The trustee generally will not go back more than 2-3 years....if that. In the many petitions that I have prepared, if the business is not making money, the business is not making money. The trustee still will ask questions about the business, but if you are honest (which you are required to be), is not making money and has no value than you have nothing to worry about. My concern is that you have to ask the question in the first place, is there something else you are worried about. I feel I am not getting the full story.Contact me if you have something you would like to discuss that you do not want to put on the web.
The Chapter 7 Trustee can go back as far as necessary to do his job. His job is to identify any non-exempt assets that can be marshalled for the benefit of creditors. It would be very unusual for a Trustee to have any interest in a business sold in 1987, but I share the concern that you were prompted to ask the question. Is there something that you are concerned with the Trustee uncovering? If so, that is something you need to carefully discuss with an attorney.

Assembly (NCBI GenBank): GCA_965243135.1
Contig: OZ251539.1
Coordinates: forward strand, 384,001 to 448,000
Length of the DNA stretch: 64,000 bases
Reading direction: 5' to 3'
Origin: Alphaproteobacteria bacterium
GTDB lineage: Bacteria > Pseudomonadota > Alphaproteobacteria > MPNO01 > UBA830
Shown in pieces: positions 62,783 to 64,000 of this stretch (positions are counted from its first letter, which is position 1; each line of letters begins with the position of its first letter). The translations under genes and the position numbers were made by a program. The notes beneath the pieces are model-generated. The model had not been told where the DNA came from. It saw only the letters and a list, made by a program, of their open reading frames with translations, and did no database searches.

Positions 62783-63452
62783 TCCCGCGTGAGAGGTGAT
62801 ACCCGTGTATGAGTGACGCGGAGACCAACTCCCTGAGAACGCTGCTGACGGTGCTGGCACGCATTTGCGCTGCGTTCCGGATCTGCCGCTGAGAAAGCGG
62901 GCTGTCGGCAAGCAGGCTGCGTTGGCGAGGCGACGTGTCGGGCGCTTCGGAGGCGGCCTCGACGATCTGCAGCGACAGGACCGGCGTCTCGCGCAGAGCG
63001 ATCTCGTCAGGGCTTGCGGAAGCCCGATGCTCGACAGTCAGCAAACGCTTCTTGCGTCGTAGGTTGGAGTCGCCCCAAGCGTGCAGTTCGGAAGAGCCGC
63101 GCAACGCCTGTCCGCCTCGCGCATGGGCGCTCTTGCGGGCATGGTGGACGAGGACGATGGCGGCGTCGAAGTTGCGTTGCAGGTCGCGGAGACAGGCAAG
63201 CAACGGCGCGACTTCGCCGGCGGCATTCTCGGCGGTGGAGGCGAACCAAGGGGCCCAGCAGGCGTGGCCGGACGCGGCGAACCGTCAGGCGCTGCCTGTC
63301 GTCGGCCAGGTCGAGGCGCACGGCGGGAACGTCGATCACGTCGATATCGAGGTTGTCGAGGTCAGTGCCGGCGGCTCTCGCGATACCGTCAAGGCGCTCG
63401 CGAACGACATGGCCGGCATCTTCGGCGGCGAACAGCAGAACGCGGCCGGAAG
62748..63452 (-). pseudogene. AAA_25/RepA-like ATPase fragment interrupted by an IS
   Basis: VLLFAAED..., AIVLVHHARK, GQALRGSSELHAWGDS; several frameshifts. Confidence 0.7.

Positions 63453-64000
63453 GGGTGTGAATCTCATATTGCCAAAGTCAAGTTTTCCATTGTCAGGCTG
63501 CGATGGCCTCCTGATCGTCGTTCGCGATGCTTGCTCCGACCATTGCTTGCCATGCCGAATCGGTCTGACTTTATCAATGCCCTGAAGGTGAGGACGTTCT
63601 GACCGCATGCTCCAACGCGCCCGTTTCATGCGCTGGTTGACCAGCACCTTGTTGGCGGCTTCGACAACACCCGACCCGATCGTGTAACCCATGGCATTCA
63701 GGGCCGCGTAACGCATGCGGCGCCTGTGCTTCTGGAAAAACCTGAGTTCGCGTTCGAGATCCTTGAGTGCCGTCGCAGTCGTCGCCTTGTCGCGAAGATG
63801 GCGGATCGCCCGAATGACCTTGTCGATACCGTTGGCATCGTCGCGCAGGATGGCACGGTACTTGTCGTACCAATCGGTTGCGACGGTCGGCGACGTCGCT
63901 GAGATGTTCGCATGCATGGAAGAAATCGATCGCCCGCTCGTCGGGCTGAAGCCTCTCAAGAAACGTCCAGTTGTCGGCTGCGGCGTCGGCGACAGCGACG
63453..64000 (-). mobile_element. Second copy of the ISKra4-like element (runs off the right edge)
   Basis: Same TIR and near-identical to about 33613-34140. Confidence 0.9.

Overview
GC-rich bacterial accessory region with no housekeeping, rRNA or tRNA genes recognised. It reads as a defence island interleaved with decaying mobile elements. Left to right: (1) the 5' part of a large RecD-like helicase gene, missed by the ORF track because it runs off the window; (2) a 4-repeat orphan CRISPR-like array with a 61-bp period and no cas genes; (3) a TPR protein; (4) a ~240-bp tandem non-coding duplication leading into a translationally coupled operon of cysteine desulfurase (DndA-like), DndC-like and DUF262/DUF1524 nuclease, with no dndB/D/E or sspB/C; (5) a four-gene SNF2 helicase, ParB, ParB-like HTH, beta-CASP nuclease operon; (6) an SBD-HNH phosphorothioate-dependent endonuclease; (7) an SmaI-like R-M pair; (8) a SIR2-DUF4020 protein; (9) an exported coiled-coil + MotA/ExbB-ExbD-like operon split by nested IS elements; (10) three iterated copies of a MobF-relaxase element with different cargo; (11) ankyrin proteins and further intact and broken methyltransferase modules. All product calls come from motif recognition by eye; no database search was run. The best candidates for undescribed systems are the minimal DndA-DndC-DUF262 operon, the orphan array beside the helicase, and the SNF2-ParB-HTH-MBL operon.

Stephen Harkess is an attorney licensed in the state and federal courts of Colorado. This answer is for general information only and does not create an attorney client relationship between Stephen Harkess or Harkess & Salter LLC and any person. You should schedule a consultation with an attorney to discuss the specifics of your legal issues. You can reach Harkess & Salter LLC at (303) 531-5380.
The trustee can really do as they please. However generally the look back 2-5 years depending on the case itself. If there was real estate or if there were some assets at some time; then they will look back longer.
Selling a business in 1987 (presumably, just the assets) and then continuing to keep the name (which apparently has some value since it is listed on your returns) is a little odd and should bring some questions from the trustee. However, all the trustees tend to focus on with businesses is whether there are any undisclosed assets that represent personal wealth that should come into the bankruptcy estate. If there are no assets and thus no value subject to disgorgement, I doubt the trustee in your case would be too concerned with pursuing the matter further.